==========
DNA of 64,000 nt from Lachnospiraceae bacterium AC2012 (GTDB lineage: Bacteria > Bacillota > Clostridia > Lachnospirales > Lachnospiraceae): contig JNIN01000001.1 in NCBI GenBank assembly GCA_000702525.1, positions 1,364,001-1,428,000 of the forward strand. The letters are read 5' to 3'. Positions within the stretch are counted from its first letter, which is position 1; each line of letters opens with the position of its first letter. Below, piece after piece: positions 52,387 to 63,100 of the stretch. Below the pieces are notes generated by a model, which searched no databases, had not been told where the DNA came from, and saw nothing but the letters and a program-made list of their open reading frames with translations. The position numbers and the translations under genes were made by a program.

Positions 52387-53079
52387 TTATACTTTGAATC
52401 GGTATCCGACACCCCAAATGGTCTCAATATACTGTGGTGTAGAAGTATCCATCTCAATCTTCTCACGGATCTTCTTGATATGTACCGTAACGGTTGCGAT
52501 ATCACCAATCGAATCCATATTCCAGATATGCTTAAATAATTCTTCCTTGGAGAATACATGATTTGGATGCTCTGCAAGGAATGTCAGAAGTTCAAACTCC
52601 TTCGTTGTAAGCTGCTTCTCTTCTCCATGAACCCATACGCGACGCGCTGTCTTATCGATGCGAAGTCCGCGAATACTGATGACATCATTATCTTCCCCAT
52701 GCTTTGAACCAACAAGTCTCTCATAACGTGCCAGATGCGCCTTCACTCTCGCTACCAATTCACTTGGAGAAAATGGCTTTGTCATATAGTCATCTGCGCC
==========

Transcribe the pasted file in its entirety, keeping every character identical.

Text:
DNA of 64,000 nt from Lachnospiraceae bacterium AC2012 (GTDB lineage: Bacteria > Bacillota > Clostridia > Lachnospirales > Lachnospiraceae): contig JNIN01000001.1 in NCBI GenBank assembly GCA_000702525.1, positions 1,364,001-1,428,000 of the forward strand. The letters are read 5' to 3'. Positions within the stretch are counted from its first letter, which is position 1; each line of letters opens with the position of its first letter. Below, piece after piece: positions 52,387 to 63,100 of the stretch. Below the pieces are notes generated by a model, which searched no databases, had not been told where the DNA came from, and saw nothing but the letters and a program-made list of their open reading frames with translations. The position numbers and the translations under genes were made by a program.

Positions 52387-53079
52387 TTATACTTTGAATC
52401 GGTATCCGACACCCCAAATGGTCTCAATATACTGTGGTGTAGAAGTATCCATCTCAATCTTCTCACGGATCTTCTTGATATGTACCGTAACGGTTGCGAT
52501 ATCACCAATCGAATCCATATTCCAGATATGCTTAAATAATTCTTCCTTGGAGAATACATGATTTGGATGCTCTGCAAGGAATGTCAGAAGTTCAAACTCC
52601 TTCGTTGTAAGCTGCTTCTCTTCTCCATGAACCCATACGCGACGCGCTGTCTTATCGATGCGAAGTCCGCGAATACTGATGACATCATTATCTTCCCCAT
52701 GCTTTGAACCAACAAGTCTCTCATAACGTGCCAGATGCGCCTTCACTCTCGCTACCAATTCACTTGGAGAAAATGGCTTTGTCATATAGTCATCTGCGCC